After more than a year of student efforts, Concordia College’s own eco-house is set to open next fall as a way to enable students to test out sustainability efforts to help find ways for them to live more eco-friendly lifestyles.
“This whole project is to help students lead projects that could involve students and the whole community in learning how to live sustainably,” sophomore Kristina Kaupa said.
President William Craft, along with student leaders and other members of the administration, presented the eco-house plans to the campus and community members for the first time Monday afternoon.
The residence, which will ideally house two male and two female upper-class students, is meant to serve as a hub for sustainability where students can live with like-minded people who share a passion for conserving energy and resources. By employing sustainability techniques like home-winterizing and changes in energy consumption habits, they hope to demonstrate unique ways that people can save money while simultaneously serving the environment.
“We didn’t want to make it brand new and fancy right from the beginning,” said Kaupa, one of the leaders of the eco-house project. “Instead, we want to build from the ground up and make small improvements as we go.”
The eco-house was originally proposed by senior Nathaniel Cook and 2011 Concordia graduate Erik George early last year as a way to make Student Environmental Alliance visible on campus, and senior Sarah Kjorlien took over the proposal process this past May. Through meetings over the summer and fall, the proposal became more detailed and realistic as more people got involved.
“Everyone was very supportive and had such great questions for us to answer,” Kjorlien said.
The house was approved by Craft and the President’s Cabinet last week.
“They were all very excited about how we could make connections between different projects and resources on campus to make it a success,” Kaupa said.
The house is modeled after similar projects at Grinnell College, Dartmouth College and Macalester College. Kaupa explained that Dartmouth College, in particular, decreased the energy consumption of their eco-house by 50 percent by making only behavioral changes and that these types of changes will be the main focus in the Concordia eco-house’s first year.
“This house will be different from normal on-campus housing, which is all inclusive,” said Jasi O’Connor, director of residence life. “Instead, we want to use a model where students will pay their own utilities so they can see the outcome of their work in their utility bill.”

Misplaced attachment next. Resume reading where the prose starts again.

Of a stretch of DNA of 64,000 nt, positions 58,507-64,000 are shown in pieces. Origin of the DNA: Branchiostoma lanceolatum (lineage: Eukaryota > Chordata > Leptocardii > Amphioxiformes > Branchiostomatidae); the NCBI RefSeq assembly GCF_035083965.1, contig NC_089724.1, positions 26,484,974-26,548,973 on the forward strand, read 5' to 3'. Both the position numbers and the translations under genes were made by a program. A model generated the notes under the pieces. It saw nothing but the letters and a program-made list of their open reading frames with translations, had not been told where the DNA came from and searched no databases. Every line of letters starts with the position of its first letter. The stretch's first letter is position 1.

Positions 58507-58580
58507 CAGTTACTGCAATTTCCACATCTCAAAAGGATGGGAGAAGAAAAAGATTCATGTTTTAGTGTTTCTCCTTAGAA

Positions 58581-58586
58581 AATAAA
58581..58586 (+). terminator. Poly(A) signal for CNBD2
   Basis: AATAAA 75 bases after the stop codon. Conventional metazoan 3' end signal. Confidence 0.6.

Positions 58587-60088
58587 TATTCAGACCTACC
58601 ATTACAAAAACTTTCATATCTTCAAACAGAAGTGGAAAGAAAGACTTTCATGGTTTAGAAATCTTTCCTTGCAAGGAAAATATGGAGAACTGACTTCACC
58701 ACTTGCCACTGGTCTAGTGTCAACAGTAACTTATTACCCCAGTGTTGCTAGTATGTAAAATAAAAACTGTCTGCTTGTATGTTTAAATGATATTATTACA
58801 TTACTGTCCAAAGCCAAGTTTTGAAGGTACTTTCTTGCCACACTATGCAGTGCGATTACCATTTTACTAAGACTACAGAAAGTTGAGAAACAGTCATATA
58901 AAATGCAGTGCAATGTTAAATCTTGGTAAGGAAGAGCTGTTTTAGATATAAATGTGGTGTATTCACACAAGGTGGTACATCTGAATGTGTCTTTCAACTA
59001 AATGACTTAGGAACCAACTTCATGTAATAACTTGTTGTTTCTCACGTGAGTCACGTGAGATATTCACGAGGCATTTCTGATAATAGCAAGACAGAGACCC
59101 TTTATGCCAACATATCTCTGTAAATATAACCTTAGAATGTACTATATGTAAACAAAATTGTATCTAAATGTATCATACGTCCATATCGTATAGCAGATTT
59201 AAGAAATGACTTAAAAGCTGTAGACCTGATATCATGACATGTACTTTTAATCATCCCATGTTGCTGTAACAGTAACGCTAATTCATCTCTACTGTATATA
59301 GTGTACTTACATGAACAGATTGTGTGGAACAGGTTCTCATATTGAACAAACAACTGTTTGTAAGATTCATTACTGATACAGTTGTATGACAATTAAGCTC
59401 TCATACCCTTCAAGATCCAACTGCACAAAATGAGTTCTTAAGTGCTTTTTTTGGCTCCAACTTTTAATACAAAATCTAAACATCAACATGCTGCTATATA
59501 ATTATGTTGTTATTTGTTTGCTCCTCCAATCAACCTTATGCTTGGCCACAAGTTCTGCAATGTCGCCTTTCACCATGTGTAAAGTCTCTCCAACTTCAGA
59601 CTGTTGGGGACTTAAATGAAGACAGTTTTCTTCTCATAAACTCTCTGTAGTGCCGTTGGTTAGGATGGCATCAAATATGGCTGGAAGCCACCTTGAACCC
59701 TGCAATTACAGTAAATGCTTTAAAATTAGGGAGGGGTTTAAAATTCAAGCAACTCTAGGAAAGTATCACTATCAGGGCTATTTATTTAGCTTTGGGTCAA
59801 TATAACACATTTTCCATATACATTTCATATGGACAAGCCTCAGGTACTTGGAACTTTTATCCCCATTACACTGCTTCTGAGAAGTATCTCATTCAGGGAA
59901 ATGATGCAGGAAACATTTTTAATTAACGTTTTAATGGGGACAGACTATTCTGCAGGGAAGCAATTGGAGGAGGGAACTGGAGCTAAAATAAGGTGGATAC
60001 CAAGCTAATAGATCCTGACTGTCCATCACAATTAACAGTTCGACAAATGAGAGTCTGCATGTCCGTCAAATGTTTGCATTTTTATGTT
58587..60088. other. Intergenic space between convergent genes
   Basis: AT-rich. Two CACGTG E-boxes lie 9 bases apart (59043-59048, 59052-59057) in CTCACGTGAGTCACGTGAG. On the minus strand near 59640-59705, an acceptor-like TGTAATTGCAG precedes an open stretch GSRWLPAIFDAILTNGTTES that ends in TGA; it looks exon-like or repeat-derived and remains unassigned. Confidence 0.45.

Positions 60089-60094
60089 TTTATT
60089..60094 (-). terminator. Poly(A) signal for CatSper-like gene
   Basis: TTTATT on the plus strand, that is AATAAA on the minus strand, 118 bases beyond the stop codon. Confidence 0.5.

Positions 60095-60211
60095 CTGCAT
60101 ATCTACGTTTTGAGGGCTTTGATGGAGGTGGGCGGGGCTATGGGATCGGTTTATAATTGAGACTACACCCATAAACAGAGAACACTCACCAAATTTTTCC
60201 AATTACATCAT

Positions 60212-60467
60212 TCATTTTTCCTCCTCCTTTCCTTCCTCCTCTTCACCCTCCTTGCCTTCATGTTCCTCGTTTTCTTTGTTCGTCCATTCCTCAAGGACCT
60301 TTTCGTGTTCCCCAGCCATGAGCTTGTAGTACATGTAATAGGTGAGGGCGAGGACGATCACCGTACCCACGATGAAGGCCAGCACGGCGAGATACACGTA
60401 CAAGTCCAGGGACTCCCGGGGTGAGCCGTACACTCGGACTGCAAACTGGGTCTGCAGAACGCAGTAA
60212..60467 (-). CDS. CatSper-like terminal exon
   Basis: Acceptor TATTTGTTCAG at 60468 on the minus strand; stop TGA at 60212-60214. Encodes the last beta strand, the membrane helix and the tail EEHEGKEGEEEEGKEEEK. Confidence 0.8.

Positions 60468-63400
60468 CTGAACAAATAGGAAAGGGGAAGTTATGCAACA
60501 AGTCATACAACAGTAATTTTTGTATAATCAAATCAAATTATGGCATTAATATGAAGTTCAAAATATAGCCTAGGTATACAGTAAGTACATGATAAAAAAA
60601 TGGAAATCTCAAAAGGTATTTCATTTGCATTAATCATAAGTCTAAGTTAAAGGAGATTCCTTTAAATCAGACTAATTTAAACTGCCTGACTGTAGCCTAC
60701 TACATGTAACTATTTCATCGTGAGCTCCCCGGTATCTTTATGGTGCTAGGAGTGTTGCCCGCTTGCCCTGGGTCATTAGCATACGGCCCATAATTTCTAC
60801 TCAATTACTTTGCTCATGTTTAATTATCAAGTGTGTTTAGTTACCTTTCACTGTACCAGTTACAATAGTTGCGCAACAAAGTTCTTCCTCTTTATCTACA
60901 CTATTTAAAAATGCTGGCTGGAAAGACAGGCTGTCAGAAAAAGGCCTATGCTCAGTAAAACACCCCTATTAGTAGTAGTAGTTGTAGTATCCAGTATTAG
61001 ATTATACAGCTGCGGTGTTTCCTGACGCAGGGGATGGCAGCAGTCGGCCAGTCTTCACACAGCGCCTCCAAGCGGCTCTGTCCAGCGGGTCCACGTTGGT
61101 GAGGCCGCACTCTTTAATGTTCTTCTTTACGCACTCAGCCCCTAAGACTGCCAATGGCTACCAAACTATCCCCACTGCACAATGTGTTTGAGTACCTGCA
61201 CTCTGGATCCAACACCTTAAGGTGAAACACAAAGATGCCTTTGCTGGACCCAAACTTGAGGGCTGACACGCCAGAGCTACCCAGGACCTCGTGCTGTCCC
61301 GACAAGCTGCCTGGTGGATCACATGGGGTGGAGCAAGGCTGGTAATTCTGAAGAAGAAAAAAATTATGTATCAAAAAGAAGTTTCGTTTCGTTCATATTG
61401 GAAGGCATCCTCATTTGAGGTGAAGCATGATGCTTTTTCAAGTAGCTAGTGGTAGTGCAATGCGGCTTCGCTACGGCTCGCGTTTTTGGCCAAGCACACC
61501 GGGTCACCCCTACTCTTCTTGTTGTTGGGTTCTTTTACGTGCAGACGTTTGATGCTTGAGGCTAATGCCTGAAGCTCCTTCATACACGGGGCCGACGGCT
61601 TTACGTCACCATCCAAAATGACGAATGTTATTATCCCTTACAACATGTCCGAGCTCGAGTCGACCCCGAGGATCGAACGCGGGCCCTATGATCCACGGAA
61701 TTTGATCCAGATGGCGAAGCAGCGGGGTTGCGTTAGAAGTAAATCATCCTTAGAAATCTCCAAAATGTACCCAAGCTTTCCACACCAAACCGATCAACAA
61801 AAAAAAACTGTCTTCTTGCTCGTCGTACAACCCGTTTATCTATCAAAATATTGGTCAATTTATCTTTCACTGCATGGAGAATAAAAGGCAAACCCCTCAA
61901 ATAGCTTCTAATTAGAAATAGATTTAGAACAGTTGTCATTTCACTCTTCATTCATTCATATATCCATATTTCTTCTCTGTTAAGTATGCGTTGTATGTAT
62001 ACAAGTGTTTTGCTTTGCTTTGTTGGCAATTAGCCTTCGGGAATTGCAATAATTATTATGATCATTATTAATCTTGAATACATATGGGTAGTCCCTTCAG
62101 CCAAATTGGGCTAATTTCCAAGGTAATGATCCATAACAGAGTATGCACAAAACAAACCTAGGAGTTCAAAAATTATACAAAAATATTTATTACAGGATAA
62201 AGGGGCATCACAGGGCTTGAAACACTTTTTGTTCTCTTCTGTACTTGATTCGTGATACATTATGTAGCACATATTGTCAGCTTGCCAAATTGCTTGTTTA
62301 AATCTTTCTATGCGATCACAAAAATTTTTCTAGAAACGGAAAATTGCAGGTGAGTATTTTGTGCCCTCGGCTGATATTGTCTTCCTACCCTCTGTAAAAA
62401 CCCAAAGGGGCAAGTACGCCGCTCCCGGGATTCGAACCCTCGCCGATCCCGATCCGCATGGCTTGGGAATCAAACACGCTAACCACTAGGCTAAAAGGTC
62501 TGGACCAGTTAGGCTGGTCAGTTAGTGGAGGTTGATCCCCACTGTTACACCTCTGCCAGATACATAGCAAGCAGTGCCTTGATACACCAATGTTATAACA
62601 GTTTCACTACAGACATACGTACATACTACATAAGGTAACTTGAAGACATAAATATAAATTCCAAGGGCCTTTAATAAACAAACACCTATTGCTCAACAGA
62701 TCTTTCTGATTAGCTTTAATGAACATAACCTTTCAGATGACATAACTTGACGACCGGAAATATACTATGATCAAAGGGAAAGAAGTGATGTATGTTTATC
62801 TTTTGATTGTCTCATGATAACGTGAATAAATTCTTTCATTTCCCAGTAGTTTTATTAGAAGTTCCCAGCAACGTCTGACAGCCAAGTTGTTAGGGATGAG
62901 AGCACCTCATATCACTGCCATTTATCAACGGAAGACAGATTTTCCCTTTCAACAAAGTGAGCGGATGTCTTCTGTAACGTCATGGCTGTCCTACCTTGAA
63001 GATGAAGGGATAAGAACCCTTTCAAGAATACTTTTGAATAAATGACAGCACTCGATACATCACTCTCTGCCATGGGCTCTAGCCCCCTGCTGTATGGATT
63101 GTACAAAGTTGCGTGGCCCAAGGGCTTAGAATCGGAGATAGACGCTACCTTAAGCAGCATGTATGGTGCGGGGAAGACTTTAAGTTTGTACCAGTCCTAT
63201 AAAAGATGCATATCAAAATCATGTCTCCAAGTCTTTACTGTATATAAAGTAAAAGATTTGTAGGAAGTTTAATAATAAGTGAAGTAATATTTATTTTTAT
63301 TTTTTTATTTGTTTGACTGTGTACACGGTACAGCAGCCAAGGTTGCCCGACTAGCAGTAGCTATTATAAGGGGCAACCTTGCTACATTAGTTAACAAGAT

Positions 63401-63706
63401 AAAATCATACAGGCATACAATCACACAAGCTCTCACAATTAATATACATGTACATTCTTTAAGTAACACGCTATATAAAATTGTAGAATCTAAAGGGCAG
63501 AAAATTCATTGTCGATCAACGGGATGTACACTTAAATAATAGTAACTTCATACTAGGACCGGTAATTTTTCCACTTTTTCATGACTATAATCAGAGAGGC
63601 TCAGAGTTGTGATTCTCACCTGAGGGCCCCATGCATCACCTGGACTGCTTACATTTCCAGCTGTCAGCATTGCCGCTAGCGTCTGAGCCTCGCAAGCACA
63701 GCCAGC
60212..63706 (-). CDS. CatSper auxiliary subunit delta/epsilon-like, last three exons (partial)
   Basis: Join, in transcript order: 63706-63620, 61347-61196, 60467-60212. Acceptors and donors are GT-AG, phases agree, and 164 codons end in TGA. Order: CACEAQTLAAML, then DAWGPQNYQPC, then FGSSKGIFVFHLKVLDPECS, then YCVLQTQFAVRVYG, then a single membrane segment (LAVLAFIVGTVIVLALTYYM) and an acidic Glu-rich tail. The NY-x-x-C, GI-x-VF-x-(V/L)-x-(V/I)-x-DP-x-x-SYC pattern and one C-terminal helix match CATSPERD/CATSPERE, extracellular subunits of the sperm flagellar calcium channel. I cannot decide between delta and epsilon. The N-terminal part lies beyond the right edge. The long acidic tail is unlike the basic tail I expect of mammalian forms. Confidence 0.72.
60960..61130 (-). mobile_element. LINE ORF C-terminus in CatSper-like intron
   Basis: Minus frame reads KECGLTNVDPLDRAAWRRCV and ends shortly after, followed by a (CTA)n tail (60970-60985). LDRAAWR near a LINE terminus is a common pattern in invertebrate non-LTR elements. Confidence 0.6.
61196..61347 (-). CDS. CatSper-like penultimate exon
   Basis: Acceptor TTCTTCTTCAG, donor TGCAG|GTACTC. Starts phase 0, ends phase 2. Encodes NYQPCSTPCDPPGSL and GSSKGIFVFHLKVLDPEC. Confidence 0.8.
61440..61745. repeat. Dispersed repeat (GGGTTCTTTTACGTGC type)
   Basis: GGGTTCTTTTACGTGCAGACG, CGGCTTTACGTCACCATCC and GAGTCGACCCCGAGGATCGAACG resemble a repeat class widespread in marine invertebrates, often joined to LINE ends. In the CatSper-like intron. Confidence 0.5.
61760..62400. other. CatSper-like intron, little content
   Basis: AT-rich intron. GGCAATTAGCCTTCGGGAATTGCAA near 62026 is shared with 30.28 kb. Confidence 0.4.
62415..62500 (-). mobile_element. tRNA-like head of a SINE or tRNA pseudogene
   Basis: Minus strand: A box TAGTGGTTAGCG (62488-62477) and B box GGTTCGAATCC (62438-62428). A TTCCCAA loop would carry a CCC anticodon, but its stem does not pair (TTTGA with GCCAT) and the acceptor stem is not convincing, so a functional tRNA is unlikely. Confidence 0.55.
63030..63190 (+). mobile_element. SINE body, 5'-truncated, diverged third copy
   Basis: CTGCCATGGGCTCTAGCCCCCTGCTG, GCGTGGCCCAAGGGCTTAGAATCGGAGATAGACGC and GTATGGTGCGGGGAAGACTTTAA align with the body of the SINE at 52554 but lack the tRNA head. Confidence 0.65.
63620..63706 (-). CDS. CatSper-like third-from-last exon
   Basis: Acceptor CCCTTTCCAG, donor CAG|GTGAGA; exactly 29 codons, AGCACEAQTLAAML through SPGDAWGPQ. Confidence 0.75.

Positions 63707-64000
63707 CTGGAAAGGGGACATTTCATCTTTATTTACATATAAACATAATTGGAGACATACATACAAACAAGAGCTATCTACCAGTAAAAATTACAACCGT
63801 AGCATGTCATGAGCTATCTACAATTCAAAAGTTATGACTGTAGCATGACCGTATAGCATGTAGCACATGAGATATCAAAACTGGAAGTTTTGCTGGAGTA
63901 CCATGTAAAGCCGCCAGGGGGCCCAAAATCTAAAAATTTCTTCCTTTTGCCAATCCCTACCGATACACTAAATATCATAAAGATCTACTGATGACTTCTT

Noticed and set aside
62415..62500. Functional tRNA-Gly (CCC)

The rent will be between $250 and $300, O’Connor said. While it will be a Concordia residence, O’Connor sees residence life as having more of a support role than overall control over the home.
“Part of the mission of the house is for students to play a leadership role both on campus and in the community at large,” O’Connor said.
Beyond just living in the home, students will be asked to host events for both students and the community to learn about the sustainability efforts being used.
“It is important to make sure that students not living there are welcomed to collaborate on projects so the eco-house is adapted as somewhere students can seek out to become actively involved,” said senior Shane Sessions, co-president of SEA.
Projects that Sessions and Kaupa hope to see facilitated by the house include home winterizing techniques, gardening, compositing and solar and water heating methods, in addition to projects students choose based on their own individual sustainability passions and basic behavioral changes.
Now that the project has been approved, facilities management and residence life are moving forward in making improvements to the home to bring it up to Concordia residence hall standards. The property, located at 618 6th St., just north of Fjelstad Hall, was already a Concordia-owned property that is rented and managed by Caldwell Bankers.
“This is a great opportunity for facilities to demonstrate their understanding between education and our mission,” said Wayne Flack, director of facilities, at the meeting Monday.
The property has been rented out previously to students seeking off-campus housing. There are minor improvements that need to be made before students will be allowed to move in, Flack explained. These improvements include bringing the windows up to code, adjusting the outlets and potentially creating another bedroom in the basement of the home.
The student leaders are working with residence life to finalize applications for the eco-house, with hopes of having them ready by the beginning of next semester. Only individual applications will be taken, rather than by groups of people wanting to live there.
“We want to create another community on campus,” Kaupa said. “We want to create more networks and expand our reach of sustainability.”
Applicants do not need to be members of SEA or be science majors in order to be chosen.
“We just want them to be passionate about sustainability and looking for ways to be involved on campus,” Kaupa said.
Some of the topics that will be included on the application are why students are interested in living in the eco-house, how living there will help them become more responsibly engaged in the world and what types of projects they would like to initiate in the home. O’Connor explained that applicants will be chosen based on their responses.
“This is a wonderful opportunity for the eco-house to reflect and embody the ideals of our college,” Craft said. “It’s going to be great fun.”
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